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Chardonnay - Adnams Grape of the Month

By Sarah Groves, also posted in News on

Grape of the monthChardonnay is a remarkably versatile white grape variety, and its characteristics change depending on where, and how, it is grown.

Where it is grown helps determine its character

 Burgundy vineyardsChardonnay’s homeland is Burgundy, where vines have been grown on a few select sites for over a thousand years. Burgundy’s limestone-based soils, varying aspects and microclimates produce wines ranging from basic up to stratospherically beautiful wines with sublime texture, flavours and aromas. The great wine producers in Burgundy offer perfect examples of judicious oak barrel usage. Used properly, oak barrels can impart structure and flavours that enhance Chardonnay’s naturally generous character. The highly sought-after wines from Domaine Leflaive (a biodynamic wine producer) and Domaine Lafon are superb examples of top-quality Chardonnay fruit married with balancing oak structure and subtle (not overwhelming) flavours of vanilla and spice. Burgundy ranges in style from rich and golden in the warmer south through to the steely austerity of Chablis in the north. The appellations are all very different, and the quality varies markedly according to vintage – one of the reasons why wine merchants and wine lovers find this region so alluring. Why not try: Adnams White Burgundy £9.99 - classic Chardonnay, unoaked and delicious. Domaine de la Bongran £17.99 - a remarkable wine made from very ripe fruit. This is rich, complex and full. Chablis, Domaine de la Boissonneuse, Julien Brocard £16.99 - organically-produced Chablis with depth and character. Meursault, Domaine Henri Germain £32.59 - buttery Chardonnay with elegant citrus and apricot flavours. Champagne Chardonnay is a key ingredient in Champagne, where it is sometimes bottled alone, but more often paired with Pinot Noir and Pinot Meunier. It’s prized here for its aromatic qualities and backbone of acidity thanks to the Champagne region’s northerly climate. The New World Juniper EstateUnder such an all-encompassing title like the ‘New World’ (South Africa, USA, Australia, New Zealand, Chile, Argentina) Chardonnay obviously varies enormously. It’s a very important grape variety in California and Oregon, where it produces rich, ripe styles and is capable of producing subtle, well-structured wines in the cooler areas that can compete with Burgundy in terms of style and elegance. Likewise, the cooler regions of Australia, in areas like the Margaret River, Eden Valley, Clare Valley and Adelaide Hills, can produce pure, generous, well-balanced and utterly delicious Chardonnays. New Zealand can produce Chardonnays with great structure and depth of fruit, ranging from ripe tropical fruit to leaner, 'greener' styles. Why not try: Forrest Estate Chardonnay, Marlborough, New Zealand £10.79 - expressive and open Chardonnay with a touch of spicy oak. The John Forrest Collection Chardonnay, New Zealand £16.99 - Rich and honeyed with aromas of peaches and subtle, nutty oak. Juniper Crossing Chardonnay, Margaret River, Australia £10.99 - elegant lemony, tropical fruit. Gouguenheim Chardonnay, Argentina £8.49 - ripe melon flavour. Chardonnay, Camino Cellars, Monterey County, USA £11.99 - light and fresh with USA warmth.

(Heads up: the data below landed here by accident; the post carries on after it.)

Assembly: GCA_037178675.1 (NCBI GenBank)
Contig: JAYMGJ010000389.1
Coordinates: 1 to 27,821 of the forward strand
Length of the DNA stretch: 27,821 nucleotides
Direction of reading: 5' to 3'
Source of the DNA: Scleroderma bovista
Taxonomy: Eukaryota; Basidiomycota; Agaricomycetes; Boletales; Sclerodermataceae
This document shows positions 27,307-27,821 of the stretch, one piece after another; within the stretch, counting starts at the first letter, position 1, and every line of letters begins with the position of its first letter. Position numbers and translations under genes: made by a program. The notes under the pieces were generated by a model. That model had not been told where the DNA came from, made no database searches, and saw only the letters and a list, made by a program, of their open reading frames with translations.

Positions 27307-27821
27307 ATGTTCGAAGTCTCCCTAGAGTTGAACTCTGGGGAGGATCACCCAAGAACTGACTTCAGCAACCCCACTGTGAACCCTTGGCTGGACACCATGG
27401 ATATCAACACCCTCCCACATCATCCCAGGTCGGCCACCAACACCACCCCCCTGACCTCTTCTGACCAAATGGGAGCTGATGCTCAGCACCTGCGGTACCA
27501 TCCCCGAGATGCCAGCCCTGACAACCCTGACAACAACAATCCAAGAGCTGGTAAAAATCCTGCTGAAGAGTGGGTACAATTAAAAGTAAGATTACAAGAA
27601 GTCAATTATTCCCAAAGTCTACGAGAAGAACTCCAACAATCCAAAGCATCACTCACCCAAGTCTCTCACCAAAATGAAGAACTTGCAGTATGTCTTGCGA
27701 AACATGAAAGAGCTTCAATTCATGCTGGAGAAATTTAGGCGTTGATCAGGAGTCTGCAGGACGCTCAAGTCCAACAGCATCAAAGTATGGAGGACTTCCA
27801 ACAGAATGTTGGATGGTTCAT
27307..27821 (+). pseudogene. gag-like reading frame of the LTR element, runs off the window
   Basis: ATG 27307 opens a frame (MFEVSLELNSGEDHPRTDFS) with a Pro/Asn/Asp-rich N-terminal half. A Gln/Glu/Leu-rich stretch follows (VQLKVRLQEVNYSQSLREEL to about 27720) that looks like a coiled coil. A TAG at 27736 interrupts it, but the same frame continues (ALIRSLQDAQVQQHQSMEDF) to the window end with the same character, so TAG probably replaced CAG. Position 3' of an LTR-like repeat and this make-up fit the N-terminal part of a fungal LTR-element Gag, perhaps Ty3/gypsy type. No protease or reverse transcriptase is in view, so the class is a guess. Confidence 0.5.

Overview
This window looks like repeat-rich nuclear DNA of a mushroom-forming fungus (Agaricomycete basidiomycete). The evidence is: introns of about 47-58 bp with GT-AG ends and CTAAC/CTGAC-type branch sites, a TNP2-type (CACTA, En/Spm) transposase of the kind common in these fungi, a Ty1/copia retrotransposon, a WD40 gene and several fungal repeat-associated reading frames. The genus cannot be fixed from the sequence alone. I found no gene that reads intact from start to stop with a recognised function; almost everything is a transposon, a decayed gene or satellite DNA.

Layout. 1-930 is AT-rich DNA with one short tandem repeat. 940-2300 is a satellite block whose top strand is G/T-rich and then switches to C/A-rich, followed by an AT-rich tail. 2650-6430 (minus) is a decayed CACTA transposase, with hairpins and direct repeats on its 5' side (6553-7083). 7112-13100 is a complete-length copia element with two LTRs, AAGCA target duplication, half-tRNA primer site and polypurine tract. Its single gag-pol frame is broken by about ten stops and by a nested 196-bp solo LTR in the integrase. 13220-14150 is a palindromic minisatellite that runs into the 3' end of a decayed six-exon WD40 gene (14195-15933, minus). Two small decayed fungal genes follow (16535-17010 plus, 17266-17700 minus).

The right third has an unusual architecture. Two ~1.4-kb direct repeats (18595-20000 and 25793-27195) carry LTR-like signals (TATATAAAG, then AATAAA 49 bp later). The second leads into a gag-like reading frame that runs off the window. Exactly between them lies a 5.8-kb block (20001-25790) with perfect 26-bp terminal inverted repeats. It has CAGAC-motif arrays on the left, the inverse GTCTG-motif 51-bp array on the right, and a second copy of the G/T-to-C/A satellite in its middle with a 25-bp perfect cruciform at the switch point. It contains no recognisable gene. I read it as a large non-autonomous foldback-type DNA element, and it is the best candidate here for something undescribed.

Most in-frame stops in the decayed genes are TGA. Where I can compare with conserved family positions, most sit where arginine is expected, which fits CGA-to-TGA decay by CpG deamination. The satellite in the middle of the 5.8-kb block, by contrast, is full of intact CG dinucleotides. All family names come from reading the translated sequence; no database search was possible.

Chardonnay is a winemaker’s blank canvas

Benjamin Gonzalez, Adnams White Burgundy winemakerChardonnay is an easy grape to grow and is incredibly malleable – in the vineyard and in the winery - so it’s the perfect grape upon which a winemaker can display their winemaking preferences and styles. Chardonnay, like most varieties, is capable of both great and terrible things depending on where it is grown and who is making the wine. The winemaker can choose: i) whether to let the wine go through malolactic fermentation (MLF). MLF is an enzymatic conversion of the harder-tasting malic acid (also found in apples) to the softer lactic acid (found in milk) which imparts buttery flavours ii) have lees (spent yeast) contact, which creates a creamy texture and imparts toasty aromas, and iii) whether to ferment in oak barrels. Or indeed, none of the above, which will create a totally different wine. Chardonnay is even capable of being picked late to create botrytised, sweet wines. It is also a great blending partner with other grape varieties such as Semillon or Viognier. Never write off Chardonnay as boring – there’s far too much diversity and blossoming of styles to ignore it. Our advice is: taste lots, and remember the aromas and flavours you encounter. Chardonnay is an amazingly successful grape variety, and deservedly so.

Fruit characters:

Lemon, lime, melon, banana (when fermentation is hot) and honey (if the grapes are very ripe); from malolactic fermentation you find butter and toast; and from oak barrels vanilla, liquorice, cloves and star anise.

Flavours and aromas that can be found in Chardonnay

Chardonnay Mixed Case Offer

Chardonnay mixed case £105Why not try our mixed 12-bottle Chardonnay case (£105) containing six examples (2 bottles of each) of the grape grown in different countries. You save £17 a case and UK standard delivery is free. Find out more here.


Sarah Groves